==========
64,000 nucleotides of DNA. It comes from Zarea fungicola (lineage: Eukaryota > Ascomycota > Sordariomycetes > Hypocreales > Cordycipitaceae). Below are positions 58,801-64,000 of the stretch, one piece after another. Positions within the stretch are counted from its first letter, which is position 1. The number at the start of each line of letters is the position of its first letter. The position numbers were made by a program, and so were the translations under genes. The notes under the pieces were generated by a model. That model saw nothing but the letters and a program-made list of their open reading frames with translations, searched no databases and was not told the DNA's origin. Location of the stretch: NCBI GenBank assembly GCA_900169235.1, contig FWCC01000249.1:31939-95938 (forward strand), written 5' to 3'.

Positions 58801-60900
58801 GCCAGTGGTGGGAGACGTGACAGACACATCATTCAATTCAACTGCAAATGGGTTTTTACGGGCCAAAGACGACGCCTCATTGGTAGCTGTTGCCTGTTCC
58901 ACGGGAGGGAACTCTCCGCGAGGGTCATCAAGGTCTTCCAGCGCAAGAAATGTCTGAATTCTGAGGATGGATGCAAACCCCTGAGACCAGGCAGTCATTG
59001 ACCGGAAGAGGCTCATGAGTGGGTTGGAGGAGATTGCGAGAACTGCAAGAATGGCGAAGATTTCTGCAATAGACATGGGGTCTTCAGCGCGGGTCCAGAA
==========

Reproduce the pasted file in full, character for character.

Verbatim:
64,000 nucleotides of DNA. It comes from Zarea fungicola (lineage: Eukaryota > Ascomycota > Sordariomycetes > Hypocreales > Cordycipitaceae). Below are positions 58,801-64,000 of the stretch, one piece after another. Positions within the stretch are counted from its first letter, which is position 1. The number at the start of each line of letters is the position of its first letter. The position numbers were made by a program, and so were the translations under genes. The notes under the pieces were generated by a model. That model saw nothing but the letters and a program-made list of their open reading frames with translations, searched no databases and was not told the DNA's origin. Location of the stretch: NCBI GenBank assembly GCA_900169235.1, contig FWCC01000249.1:31939-95938 (forward strand), written 5' to 3'.

Positions 58801-60900
58801 GCCAGTGGTGGGAGACGTGACAGACACATCATTCAATTCAACTGCAAATGGGTTTTTACGGGCCAAAGACGACGCCTCATTGGTAGCTGTTGCCTGTTCC
58901 ACGGGAGGGAACTCTCCGCGAGGGTCATCAAGGTCTTCCAGCGCAAGAAATGTCTGAATTCTGAGGATGGATGCAAACCCCTGAGACCAGGCAGTCATTG
59001 ACCGGAAGAGGCTCATGAGTGGGTTGGAGGAGATTGCGAGAACTGCAAGAATGGCGAAGATTTCTGCAATAGACATGGGGTCTTCAGCGCGGGTCCAGAA